I can see people disputing some of the things I’ve stated, saying “you only watch the liberal news!”
There is a smidgen of truth to that. Most of the news sources I listen to are branded liberal. CNN, Washington Post, sometimes NY Times.
Every once in a while, I’ll glance at Fox news or The Hill or Politico or MSNBC. As I’m reading, I watch for opinions disguised as facts. If the ratio leans too far into opinion, I abandon ship.
Mostly I watch for the direct evidence. I download the White House transcripts and read them myself. I watch videos of Trump speaking, and I read his tweets. He does himself no favors.
It’s painful, because I can list a series of facts which are damning when all taken together. I didn’t even list them all. Those were just the ones I could think of off the top of my head. I didn’t go into The Mueller report, or Manafort, or Cohen. There’s so much more.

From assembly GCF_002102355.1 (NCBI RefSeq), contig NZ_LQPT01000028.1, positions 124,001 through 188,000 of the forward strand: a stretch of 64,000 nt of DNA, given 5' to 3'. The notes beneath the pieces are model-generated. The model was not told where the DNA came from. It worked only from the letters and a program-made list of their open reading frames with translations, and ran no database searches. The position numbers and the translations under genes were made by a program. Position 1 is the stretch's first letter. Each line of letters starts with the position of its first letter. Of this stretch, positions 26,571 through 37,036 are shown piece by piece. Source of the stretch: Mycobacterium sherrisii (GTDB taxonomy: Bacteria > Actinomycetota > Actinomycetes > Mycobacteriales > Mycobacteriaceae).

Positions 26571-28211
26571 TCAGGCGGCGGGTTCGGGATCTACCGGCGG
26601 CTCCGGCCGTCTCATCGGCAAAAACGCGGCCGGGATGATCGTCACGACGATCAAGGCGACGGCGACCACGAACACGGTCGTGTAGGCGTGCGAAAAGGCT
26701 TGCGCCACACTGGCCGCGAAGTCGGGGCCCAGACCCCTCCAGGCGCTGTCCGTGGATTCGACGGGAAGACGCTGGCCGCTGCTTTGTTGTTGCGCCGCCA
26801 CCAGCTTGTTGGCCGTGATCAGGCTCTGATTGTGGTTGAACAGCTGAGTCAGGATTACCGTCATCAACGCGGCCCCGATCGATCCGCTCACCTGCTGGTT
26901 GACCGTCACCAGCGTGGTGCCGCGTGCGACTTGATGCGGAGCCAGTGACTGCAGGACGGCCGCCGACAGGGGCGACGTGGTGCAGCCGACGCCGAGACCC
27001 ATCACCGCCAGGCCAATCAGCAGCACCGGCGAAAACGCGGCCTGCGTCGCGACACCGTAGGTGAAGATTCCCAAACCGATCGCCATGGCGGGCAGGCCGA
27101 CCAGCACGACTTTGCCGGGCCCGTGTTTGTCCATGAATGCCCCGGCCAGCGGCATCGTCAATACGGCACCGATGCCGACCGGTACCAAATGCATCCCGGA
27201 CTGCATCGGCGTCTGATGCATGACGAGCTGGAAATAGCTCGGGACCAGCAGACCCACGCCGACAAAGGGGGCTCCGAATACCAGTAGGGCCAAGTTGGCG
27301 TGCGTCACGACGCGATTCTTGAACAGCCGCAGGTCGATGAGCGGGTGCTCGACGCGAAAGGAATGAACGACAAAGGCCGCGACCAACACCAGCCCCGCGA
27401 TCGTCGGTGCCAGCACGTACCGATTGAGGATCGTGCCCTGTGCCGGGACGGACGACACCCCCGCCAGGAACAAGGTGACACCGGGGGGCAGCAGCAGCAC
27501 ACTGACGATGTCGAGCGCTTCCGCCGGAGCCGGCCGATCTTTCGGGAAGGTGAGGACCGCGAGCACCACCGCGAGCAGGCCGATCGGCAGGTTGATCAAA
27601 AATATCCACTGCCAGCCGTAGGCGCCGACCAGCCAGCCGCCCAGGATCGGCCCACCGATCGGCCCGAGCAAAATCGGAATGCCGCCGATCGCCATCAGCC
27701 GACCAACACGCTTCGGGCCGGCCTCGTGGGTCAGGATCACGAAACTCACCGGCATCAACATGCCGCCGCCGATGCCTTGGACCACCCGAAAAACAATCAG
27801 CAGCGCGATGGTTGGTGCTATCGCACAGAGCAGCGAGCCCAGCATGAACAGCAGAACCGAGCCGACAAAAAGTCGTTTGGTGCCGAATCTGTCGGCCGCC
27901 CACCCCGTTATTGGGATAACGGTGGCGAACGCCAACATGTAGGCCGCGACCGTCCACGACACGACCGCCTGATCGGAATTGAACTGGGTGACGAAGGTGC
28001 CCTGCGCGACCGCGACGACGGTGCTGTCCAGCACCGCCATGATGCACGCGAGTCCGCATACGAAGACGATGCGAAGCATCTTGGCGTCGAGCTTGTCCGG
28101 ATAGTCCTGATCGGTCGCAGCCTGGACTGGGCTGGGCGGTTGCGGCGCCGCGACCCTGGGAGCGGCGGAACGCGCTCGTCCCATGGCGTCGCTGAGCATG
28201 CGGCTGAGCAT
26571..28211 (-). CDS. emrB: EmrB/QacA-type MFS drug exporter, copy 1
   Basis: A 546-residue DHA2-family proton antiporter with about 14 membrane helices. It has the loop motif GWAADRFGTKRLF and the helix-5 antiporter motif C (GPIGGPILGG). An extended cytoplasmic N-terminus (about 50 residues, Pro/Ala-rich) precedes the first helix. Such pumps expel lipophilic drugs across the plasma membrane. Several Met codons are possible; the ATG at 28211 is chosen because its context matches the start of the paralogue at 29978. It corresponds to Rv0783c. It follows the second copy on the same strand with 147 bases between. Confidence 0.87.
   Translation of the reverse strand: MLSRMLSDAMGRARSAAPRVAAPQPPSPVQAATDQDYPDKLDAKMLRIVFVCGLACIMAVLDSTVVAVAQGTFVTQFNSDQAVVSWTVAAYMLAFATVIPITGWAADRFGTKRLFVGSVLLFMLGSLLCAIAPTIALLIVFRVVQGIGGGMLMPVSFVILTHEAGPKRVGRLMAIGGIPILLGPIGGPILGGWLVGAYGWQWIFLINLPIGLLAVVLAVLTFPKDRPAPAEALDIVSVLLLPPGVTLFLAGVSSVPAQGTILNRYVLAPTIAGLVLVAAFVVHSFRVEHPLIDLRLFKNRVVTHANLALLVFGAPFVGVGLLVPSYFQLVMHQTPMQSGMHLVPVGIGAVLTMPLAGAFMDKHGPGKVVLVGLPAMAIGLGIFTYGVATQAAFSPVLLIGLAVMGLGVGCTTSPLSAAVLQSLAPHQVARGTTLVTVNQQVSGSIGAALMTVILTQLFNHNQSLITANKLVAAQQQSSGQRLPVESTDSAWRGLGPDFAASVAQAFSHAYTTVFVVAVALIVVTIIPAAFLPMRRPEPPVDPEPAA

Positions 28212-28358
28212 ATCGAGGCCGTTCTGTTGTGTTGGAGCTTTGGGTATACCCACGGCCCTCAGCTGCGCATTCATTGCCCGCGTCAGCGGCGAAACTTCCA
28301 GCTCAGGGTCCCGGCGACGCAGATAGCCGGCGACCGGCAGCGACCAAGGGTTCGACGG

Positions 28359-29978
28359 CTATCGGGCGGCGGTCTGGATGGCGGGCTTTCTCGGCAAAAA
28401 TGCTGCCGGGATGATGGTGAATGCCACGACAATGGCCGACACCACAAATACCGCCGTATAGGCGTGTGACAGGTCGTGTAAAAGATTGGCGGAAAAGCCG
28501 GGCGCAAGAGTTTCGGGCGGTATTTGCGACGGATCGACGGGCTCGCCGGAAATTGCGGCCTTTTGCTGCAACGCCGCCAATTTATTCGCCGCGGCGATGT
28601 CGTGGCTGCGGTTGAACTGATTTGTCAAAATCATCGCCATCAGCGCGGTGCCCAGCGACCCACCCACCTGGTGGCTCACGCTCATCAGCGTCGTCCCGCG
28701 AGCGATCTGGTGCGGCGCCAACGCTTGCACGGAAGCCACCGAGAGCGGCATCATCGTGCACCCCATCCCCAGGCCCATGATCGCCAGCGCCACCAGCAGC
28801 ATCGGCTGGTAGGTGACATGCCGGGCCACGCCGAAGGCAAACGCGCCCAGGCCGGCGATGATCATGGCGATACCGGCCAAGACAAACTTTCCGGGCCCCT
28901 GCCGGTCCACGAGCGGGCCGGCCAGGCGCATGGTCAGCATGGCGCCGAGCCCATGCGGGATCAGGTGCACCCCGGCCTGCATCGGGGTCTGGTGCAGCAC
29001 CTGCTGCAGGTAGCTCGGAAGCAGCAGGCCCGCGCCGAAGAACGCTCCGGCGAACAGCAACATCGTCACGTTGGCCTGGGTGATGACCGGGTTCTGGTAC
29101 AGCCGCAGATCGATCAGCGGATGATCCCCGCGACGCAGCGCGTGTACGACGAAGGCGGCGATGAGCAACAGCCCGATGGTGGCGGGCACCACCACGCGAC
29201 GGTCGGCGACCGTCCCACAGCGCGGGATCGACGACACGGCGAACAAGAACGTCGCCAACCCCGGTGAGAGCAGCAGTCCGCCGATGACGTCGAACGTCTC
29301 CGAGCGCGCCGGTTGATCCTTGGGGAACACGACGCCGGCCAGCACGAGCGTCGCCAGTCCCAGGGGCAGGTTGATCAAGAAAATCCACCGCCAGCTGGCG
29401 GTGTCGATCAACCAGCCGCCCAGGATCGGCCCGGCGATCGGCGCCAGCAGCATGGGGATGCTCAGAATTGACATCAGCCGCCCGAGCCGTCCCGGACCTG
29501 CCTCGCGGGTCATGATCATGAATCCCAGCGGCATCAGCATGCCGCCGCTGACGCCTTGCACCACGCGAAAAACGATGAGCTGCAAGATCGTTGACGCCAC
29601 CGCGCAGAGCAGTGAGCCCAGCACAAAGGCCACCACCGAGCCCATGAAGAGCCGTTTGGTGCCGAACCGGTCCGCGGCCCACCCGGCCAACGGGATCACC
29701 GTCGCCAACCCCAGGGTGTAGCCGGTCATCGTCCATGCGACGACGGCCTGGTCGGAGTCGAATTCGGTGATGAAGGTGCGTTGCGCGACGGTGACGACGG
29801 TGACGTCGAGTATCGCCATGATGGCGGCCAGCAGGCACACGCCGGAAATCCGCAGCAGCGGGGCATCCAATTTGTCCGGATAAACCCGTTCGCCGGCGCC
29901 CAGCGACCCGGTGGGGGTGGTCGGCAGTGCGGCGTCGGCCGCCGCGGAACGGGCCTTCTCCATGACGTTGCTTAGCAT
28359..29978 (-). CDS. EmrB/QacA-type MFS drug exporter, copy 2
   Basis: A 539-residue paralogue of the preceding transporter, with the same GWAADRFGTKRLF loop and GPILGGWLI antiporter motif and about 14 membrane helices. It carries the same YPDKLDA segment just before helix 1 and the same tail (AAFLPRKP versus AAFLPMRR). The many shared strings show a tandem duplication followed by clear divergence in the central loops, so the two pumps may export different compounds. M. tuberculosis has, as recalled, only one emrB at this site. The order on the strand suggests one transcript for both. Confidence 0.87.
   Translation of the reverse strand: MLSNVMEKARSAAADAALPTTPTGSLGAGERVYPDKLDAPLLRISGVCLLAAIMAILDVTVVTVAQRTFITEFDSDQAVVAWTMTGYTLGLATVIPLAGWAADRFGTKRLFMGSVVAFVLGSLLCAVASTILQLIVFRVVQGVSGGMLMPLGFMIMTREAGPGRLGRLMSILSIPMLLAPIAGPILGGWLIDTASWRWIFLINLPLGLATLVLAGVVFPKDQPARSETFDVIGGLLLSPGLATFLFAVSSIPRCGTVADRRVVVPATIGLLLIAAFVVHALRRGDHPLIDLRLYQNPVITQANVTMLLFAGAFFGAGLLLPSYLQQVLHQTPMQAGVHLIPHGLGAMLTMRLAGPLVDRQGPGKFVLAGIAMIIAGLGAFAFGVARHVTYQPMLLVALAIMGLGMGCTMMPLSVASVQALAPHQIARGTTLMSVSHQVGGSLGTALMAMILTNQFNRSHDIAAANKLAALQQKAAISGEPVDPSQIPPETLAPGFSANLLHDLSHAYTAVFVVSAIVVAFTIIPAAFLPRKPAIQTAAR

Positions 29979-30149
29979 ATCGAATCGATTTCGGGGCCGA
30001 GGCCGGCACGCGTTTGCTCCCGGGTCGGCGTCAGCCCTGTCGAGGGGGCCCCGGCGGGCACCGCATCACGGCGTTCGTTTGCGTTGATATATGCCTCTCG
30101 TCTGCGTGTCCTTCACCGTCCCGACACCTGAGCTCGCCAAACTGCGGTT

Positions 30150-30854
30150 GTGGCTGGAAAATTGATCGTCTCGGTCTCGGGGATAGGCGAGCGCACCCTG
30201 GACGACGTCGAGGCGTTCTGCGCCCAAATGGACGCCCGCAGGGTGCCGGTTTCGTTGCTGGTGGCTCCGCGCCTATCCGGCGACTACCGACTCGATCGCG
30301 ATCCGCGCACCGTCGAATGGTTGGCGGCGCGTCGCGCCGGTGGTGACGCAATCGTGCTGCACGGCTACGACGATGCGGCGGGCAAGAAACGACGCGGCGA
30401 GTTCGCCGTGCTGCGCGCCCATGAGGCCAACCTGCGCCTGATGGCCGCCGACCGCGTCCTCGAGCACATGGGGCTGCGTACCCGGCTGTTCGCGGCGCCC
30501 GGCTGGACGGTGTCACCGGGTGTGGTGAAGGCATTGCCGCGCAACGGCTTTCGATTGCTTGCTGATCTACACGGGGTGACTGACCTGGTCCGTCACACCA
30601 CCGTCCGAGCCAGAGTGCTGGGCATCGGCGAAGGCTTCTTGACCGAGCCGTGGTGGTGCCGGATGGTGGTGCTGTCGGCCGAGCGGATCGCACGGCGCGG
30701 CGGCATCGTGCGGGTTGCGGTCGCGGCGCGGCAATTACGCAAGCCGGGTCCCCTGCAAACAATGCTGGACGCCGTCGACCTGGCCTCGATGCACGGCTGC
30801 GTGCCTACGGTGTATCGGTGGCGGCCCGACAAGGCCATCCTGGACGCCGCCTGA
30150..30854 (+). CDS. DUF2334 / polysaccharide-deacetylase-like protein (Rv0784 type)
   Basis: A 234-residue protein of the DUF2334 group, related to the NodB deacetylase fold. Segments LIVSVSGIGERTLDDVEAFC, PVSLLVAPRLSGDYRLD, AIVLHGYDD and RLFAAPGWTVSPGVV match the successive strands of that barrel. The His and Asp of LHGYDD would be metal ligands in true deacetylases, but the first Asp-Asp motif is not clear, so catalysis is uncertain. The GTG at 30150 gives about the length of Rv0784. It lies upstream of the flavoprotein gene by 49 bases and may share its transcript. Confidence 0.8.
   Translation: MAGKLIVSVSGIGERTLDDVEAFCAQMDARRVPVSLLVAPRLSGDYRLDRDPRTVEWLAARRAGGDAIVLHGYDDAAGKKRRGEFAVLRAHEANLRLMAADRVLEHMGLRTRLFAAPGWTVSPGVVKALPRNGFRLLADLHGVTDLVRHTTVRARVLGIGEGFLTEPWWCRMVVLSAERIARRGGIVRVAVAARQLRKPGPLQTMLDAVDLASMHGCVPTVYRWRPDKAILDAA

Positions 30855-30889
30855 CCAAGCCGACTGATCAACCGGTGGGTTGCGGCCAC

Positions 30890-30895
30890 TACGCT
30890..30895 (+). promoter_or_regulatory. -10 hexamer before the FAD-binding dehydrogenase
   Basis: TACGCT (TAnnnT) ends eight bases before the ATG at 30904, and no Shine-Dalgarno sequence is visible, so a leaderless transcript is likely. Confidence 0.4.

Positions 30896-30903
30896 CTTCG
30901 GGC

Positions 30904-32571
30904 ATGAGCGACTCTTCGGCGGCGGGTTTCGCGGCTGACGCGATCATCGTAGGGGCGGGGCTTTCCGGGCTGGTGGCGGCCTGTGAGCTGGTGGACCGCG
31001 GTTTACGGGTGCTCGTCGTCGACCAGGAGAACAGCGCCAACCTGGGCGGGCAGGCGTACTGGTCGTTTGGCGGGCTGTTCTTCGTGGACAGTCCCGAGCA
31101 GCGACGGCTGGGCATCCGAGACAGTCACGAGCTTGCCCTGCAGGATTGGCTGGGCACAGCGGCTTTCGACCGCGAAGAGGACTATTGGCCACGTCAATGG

I see all these things and it makes me sad and angry and frustrated, because there’s so many people that still support Trump. When presented with provable facts, they’d rather close their eyes or look away. Lindsay Graham is a good example of this.
Anyway, that’s enough of that for the day. I think I’ll focus on something more positive, like the post-apocalyptic setting in the novel I’m trying to finish.